A small light in the tunnel is that Henry Kessler should be returning this year for more significant minutes and should be improved CB depth behind Dave Romney and Andrew Farrell on the back line in front of goal. There are also the additions of Jonathan Mensah and Nick Lima. Neither are impact defenders at this point but both will bring valued depth especially later in the season.

Personally, the figure that for me could be a game changer in defense is 18 year old central midfielder Noel Buck. While his g+ score isn’t great he does have game changing talent and skills that could lead much in the way of West Coaster Josh Atencio with how he has grown and helped the Seattle defense in 2023.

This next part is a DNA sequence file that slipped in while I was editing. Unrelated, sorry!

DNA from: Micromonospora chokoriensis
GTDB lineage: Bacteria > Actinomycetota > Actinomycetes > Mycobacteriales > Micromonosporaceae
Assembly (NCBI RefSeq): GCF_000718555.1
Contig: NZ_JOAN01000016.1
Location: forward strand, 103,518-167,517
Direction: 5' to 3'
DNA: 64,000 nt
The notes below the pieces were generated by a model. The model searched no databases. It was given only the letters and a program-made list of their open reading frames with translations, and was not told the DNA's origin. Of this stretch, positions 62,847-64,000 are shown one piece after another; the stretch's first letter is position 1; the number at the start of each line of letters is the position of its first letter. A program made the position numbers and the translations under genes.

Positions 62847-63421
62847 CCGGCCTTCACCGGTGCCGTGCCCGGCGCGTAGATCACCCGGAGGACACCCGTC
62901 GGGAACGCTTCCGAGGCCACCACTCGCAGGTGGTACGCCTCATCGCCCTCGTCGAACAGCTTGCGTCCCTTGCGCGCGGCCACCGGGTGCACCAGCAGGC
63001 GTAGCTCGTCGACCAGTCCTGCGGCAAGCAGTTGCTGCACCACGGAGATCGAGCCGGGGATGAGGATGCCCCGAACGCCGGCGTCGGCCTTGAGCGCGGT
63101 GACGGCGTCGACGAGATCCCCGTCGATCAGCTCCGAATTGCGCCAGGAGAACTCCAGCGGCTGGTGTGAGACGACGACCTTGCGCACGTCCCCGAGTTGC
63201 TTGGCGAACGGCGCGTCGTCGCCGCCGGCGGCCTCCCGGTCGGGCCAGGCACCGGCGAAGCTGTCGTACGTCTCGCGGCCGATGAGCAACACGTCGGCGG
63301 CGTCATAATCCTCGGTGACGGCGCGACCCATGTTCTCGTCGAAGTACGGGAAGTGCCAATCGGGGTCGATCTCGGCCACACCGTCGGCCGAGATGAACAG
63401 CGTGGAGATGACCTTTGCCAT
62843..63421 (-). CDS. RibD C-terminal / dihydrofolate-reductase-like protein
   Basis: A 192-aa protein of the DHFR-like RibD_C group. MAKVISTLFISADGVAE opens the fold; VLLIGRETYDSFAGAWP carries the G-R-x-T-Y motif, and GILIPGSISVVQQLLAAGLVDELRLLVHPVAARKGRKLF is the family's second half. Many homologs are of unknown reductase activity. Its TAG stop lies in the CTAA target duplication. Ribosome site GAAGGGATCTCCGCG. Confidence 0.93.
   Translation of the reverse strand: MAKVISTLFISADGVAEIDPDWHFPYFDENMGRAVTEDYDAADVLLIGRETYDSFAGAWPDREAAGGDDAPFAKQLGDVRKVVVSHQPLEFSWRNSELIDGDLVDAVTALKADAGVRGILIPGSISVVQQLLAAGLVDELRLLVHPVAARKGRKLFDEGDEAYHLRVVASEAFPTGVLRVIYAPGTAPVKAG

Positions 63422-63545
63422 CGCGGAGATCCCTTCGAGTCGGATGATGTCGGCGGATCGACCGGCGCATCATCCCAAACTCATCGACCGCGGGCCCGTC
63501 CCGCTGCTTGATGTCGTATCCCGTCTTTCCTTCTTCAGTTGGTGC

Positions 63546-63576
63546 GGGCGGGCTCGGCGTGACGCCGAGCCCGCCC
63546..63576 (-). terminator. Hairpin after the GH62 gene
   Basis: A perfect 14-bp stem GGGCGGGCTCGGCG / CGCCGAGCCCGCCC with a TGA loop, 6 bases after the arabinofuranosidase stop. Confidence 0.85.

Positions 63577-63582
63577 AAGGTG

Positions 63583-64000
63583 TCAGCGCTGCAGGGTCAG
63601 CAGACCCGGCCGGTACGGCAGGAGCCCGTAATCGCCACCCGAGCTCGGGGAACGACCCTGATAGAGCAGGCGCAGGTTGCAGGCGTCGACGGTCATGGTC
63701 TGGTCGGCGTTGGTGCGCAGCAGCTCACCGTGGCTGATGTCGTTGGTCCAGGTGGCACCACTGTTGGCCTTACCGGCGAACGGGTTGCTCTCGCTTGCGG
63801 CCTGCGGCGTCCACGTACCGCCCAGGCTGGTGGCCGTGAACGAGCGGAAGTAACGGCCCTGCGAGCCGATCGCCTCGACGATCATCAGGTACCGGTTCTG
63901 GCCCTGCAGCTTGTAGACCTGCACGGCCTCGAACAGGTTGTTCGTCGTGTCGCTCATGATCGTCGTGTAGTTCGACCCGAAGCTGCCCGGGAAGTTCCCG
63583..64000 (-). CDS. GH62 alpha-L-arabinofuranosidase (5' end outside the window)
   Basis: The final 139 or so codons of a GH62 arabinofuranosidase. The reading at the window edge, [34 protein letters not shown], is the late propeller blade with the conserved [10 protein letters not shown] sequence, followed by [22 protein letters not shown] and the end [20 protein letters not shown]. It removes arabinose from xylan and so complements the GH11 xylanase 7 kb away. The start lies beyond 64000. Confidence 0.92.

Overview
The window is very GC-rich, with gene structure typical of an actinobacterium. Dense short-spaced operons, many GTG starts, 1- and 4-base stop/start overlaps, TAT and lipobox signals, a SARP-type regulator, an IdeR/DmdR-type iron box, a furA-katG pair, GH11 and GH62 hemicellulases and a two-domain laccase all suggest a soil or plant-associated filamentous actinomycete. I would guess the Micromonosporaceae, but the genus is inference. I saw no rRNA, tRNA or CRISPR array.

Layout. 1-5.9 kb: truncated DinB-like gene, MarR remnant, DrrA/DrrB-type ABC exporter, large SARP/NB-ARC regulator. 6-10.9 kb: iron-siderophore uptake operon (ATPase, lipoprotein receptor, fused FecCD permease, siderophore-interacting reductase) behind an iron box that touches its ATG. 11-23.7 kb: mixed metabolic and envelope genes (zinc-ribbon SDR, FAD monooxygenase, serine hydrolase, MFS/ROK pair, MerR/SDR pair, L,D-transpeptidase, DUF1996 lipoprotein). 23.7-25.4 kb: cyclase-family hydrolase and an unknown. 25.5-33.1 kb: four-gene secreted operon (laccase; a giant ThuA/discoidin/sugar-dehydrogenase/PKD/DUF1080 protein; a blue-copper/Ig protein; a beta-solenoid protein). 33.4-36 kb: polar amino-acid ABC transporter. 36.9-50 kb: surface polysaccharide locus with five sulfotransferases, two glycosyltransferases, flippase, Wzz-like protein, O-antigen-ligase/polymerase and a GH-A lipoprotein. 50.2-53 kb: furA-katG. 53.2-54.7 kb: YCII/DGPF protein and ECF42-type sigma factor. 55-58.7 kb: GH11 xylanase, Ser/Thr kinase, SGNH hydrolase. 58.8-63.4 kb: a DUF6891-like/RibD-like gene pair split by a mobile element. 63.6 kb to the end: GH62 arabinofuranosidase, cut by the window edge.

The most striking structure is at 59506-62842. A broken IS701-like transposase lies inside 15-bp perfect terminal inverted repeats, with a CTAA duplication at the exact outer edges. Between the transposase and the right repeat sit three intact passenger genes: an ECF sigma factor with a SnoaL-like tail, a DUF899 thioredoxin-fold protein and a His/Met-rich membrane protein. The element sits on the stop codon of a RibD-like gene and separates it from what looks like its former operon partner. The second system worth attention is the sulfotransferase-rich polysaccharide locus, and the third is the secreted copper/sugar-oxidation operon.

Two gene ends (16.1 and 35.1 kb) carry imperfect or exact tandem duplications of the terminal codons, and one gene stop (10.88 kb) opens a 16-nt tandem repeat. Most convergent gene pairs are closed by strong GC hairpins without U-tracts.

This team is in need of someone, or someones, to step up on the defensive side. It doesn’t have to be in the same elite ways but improvement is needed either to prevent more shots and leverage or ways to block it and prevent those opportunities from being converted. A few small steps by key contributors could help this team move forward in a big way.

2024 Outlook

While Gil can nearly carry this team a long way, it’s up to the rest of the roster to really show if they can return to being a top of the conference team. The defense has to improve and the rest of the attack, sans Gil, needs two full turns to the left as their attack was languished at times in the second half last year.